I remembered last winter, back then, I just came to the States for about half a year and didn’t even know what my real research interest was, specifically with only a vague idea of NLP being the broad area. One night, I got an immature idea that I was wondering why don’t people dedicate their research time to try to figure out how the brain actually processes language using techniques such as fMRI and leverage the findings to develop the next-generation language model’s architecture. The day after, I looked up relevant information on the Internet and it turned out not many works in related fields have been done. It brought me the next question: why? With some conversations with professors, I found some clues. It seems the tools to study neuroscience are not so advanced to detect the interaction between neurons when humans perform some certain tasks. I don’t know if it’s true since I had no neuroscience background yet but I will. Nonetheless, it brought me some deeper thoughts towards AI’s future, specifically more about NLP.

In my opinion, study about human cognition and neuroscience will help AI practitioners at macro level and micro level better understand how a real human processes input and generates output to react to the surrounding, respectively. Then researchers could use computational tools to encode discoveries and findings in a way that can build better neural network structures.

About NLP: I think as a NLP researcher, neurolinguistics and psycholinguistics are the two areas that we need to learn more about. Understanding how languages and our cognition interact together and at a micro level trying to detect how some certain neurons connect and interact with each other will bring a new angle to do NLP tasks and promote its further development. Bringing Linguistics, Cognitive Science, Psychology, Neuroscience, NLP, Computer Visioin together to flourish NLP research and let computers achieve better performance on language-related tasks.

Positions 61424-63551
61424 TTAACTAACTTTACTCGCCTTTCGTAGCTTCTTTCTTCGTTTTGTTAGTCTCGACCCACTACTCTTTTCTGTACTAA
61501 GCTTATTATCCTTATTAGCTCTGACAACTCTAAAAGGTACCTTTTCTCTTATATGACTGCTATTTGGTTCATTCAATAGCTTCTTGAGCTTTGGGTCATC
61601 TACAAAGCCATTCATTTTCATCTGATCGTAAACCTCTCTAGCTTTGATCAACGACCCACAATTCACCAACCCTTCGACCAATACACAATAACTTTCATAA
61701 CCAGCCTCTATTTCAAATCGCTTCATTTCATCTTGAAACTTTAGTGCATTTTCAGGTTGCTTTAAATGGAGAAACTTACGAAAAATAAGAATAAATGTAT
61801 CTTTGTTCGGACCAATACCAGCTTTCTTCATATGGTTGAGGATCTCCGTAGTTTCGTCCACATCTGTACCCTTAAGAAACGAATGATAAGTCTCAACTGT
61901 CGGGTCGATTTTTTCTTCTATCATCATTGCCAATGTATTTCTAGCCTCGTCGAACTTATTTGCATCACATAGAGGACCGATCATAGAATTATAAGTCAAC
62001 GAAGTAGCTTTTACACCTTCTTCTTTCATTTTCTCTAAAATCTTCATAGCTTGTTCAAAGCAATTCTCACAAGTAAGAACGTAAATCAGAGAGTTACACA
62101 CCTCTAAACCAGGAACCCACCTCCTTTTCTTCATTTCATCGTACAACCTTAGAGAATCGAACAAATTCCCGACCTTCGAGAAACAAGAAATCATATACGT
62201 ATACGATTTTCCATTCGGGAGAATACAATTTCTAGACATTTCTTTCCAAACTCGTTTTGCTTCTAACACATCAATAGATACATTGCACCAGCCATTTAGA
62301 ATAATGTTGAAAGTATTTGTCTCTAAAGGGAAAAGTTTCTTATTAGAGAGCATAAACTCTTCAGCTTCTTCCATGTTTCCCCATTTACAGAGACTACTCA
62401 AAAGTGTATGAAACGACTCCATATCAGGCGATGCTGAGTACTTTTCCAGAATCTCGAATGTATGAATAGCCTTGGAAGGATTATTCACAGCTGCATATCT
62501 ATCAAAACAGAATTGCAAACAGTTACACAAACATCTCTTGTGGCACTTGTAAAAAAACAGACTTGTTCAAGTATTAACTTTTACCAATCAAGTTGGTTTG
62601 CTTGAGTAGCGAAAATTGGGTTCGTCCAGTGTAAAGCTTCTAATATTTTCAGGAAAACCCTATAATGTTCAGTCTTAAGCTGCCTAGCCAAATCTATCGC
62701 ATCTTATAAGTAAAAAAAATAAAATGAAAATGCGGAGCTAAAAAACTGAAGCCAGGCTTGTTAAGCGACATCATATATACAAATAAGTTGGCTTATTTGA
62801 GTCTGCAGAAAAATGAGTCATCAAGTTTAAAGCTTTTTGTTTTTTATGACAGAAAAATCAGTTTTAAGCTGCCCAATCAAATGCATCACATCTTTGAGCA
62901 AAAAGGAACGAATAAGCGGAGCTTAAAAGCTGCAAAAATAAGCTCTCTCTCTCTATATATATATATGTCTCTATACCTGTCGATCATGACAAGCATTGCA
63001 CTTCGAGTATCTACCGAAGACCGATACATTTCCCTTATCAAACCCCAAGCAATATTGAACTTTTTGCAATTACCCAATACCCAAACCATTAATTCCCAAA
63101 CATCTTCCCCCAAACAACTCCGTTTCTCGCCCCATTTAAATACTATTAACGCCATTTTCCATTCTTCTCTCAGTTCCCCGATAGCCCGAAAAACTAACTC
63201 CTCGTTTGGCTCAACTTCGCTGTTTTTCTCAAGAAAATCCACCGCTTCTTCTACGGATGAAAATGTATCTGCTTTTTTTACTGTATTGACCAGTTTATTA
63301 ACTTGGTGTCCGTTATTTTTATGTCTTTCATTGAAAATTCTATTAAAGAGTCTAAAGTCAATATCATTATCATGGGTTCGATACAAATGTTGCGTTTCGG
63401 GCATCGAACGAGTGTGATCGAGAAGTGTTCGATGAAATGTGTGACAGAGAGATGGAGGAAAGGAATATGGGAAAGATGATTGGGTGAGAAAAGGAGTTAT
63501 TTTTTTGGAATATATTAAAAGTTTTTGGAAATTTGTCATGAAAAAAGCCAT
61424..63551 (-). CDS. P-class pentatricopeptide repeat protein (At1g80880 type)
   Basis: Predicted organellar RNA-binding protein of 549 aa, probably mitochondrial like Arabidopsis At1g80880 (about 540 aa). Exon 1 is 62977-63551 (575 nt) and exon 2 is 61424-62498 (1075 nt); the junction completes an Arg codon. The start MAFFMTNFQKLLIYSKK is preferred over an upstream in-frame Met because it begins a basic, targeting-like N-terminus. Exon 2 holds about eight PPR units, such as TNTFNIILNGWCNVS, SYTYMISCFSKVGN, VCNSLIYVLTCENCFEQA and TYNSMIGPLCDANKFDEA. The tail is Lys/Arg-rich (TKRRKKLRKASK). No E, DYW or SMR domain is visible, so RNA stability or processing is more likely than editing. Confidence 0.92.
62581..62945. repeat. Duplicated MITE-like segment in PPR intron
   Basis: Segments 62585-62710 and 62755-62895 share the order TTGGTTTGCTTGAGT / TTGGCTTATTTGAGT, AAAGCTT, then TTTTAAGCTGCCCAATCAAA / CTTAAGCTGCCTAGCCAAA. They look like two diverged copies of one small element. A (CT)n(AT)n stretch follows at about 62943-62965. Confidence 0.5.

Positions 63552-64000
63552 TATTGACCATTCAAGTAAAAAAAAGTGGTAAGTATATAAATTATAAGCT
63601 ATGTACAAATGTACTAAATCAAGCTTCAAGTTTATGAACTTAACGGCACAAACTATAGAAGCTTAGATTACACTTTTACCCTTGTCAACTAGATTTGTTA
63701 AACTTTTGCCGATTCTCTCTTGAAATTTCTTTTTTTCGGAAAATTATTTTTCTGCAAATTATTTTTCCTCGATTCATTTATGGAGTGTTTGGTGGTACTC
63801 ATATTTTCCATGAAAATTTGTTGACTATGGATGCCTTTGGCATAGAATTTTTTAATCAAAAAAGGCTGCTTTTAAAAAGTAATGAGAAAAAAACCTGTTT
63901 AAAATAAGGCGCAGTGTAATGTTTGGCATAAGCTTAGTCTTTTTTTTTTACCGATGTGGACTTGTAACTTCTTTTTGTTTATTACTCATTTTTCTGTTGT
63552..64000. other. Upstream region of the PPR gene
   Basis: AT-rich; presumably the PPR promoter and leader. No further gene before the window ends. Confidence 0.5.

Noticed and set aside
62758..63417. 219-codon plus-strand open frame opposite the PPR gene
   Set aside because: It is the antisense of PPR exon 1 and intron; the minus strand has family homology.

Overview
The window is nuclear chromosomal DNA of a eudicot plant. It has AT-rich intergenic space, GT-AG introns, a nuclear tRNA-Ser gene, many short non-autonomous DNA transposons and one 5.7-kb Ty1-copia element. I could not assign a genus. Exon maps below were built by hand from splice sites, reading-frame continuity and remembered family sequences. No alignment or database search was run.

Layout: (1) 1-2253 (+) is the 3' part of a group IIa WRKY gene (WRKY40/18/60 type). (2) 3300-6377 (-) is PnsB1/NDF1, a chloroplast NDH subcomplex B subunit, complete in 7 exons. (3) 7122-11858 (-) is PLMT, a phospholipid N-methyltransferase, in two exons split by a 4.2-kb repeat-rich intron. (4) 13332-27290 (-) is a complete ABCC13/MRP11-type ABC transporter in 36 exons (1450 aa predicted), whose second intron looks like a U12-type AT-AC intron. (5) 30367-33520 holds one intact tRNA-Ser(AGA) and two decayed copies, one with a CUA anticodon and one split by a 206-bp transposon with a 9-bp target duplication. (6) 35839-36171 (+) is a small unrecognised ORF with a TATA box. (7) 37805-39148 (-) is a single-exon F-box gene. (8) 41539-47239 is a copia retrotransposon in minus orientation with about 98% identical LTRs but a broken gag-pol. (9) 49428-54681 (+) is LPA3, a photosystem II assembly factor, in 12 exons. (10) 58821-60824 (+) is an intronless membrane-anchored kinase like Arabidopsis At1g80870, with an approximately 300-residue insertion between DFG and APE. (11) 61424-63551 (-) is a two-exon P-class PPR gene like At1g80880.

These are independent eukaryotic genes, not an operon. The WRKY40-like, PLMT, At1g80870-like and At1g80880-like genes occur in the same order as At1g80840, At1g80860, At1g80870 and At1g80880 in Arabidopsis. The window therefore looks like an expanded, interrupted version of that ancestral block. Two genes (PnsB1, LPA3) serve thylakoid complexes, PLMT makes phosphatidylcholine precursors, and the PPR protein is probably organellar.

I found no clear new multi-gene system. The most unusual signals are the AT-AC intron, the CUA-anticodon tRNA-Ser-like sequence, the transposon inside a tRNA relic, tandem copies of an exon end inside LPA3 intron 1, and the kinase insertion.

Towards further research about AI and to let artificial systems reach a level of intelligence closer to humans, bringing more disciplines together and reaching a brighter future of AI.


Jacob Devlin, Ming-Wei Chang, Kenton Lee, and Kristina Toutanova. BERT: Pretraining of deep bidirectional transformers for language understanding. arXiv preprint arXiv:1810.04805, 2018.

Ashish Vaswani, Noam Shazeer, Niki Parmar, Jakob Uszkoreit, Llion Jones, Aidan N. Gomez, Łukasz Kaiser, and Illia Polosukhin. Attention is all you need. In Advances in neural information processing systems, 2017.

Dzmitry Bahdanau, Kyunghyun Cho, and Yoshua Bengio. Neural machine translation by jointly learning to align and translate. In Third International Conference on Learning Representations, 2015.

Alex Krizhevsky, Ilya Sutskever, Geoffrey E. Hinton. ImageNet Classification with Deep Convolutional Neural Networks.In Advances in neural information processing systems, 2012. Tomas Mikolov, Kai Chen, Greg Corrado, and Jeffrey Dean. Efficient estimation of word representations in vector space. arXiv preprint arXiv:1301.3781, 2013a.

Tomas Mikolov, Ilya Sutskever, Kai Chen, Greg S. Corrado, and Jeff Dean. Distributed representations of words and phrases and their compositionality. In Advances in neural information processing systems, 2013b.

Kaiming He, Xiangyu Zhang, Shaoqing Ren, and Jian Sun. Deep residual learning for image recognition. In Proceedings of the IEEE conference on computer vision and pattern recognition, 2016.

Jia Deng, Wei Dong, Richard Socher, Li-Jia Li, Kai Li, and Li Fei-Fei. ImageNet: A large-scale hierarchical image database. In 2009 IEEE conference on computer vision and pattern recognition, 2009.

Anthony Zador, Blake Richards, Bence Ölveczky, Sean Escola, Yoshua Bengio, Kwabena Boahen, Matthew Botvinick, Dmitri Chklovskii, Anne Churchland, Claudia Clopath, James DiCarlo, Surya Ganguli, Jeff Hawkins, Konrad Koerding, Alexei Koulakov, Yann LeCun, Timothy Lillicrap, Adam Marblestone, Bruno Olshausen, Alexandre Pouget, Cristina Savin, Terrence Sejnowski, Eero Simoncelli, Sara Solla, David Sussillo, Andreas S. Tolias, Doris Tsao. Toward Next-Generation Artificial Intelligence: Catalyzing the NeuroAI Revolution. arXiv preprint arXiv:2210.08340, 2022.